Sir Denys Lasdun, a modernist architect who designed the Royal National Theatre in London, has died of pneumonia, his family announced. He was 86.
Lasdun, who died Thursday, was considered one of Britain’s leading architects. He once described his geometric designs as “the combination of the vertical and horizontal.” His buildings, with their interlocking levels and reliance on reinforced concrete, won him praise and criticism.
His most famous critic was Prince Charles, who condemned the Royal National Theatre on London’s South Bank as “a clever way of building a nuclear power station in the middle of London without anyone objecting.”
Born in London, Lasdun’s father was in the construction business and his mother was a pianist. Lasdun honed his craft with the Architectural Assn. School of Architecture but left before earning a diploma to work with architect Wells Coates, a leading proponent of modernist architecture. Lasdun served with the Royal Engineers during World War II before joining numerous architectural partnerships. He worked on housing projects and schools before venturing out on his own in 1959.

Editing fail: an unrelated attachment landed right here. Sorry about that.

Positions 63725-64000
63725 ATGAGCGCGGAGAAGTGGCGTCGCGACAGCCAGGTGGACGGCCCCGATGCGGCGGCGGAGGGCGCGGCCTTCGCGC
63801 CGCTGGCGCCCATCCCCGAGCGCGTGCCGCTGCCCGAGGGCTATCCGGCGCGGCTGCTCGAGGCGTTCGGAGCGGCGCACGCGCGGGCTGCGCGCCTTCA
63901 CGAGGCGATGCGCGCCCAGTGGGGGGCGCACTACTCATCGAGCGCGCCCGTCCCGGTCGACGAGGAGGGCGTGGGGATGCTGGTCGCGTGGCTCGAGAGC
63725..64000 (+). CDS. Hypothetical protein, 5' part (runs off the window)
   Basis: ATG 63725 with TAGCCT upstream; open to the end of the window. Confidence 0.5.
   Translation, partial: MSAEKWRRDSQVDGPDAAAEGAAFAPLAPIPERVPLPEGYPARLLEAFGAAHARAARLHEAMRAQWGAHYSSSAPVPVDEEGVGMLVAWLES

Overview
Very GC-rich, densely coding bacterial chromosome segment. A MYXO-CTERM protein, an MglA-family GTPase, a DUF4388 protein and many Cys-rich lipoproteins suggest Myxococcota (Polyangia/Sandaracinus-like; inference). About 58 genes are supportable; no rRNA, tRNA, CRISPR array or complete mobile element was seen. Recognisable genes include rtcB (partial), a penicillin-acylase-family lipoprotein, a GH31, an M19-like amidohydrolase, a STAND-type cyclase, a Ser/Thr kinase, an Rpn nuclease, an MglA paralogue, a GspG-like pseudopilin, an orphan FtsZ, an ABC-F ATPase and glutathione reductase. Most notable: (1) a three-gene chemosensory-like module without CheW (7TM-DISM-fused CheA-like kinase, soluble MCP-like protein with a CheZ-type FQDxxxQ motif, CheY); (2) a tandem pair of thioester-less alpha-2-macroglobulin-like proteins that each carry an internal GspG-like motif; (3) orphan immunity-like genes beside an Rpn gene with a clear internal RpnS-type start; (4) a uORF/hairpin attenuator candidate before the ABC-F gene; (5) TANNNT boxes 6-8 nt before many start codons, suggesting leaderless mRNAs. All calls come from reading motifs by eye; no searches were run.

His first big commission was the Royal College of Physicians, which won international acclaim when completed in 1964.
Lasdun’s most famous design remains the Royal National Theatre, originally called the National Theatre, which the architect described as “an architecture without facades but with layers of building like geological strata, connected in such a way that they flow into the surrounding riverscape and city.”
Lasdun had to design a structure that could accommodate three theaters, one seating 1,100 people, as well as restaurants and bars. At the time, he likened the project to planning a small city. The entire project, from conception to its opening night, took more than 12 years.
Sir Norman Foster, whose projects have included the restoration of the Reichstag in Berlin, described Lasdun as “a pioneer, a world-class architect who had tremendous influence.”
Lasdun was honored with the title Commander of the Order of the British Empire in 1965 and was knighted in 1976. He was appointed a Companion of Honor in 1995.
Lasdun is survived by his wife and three children.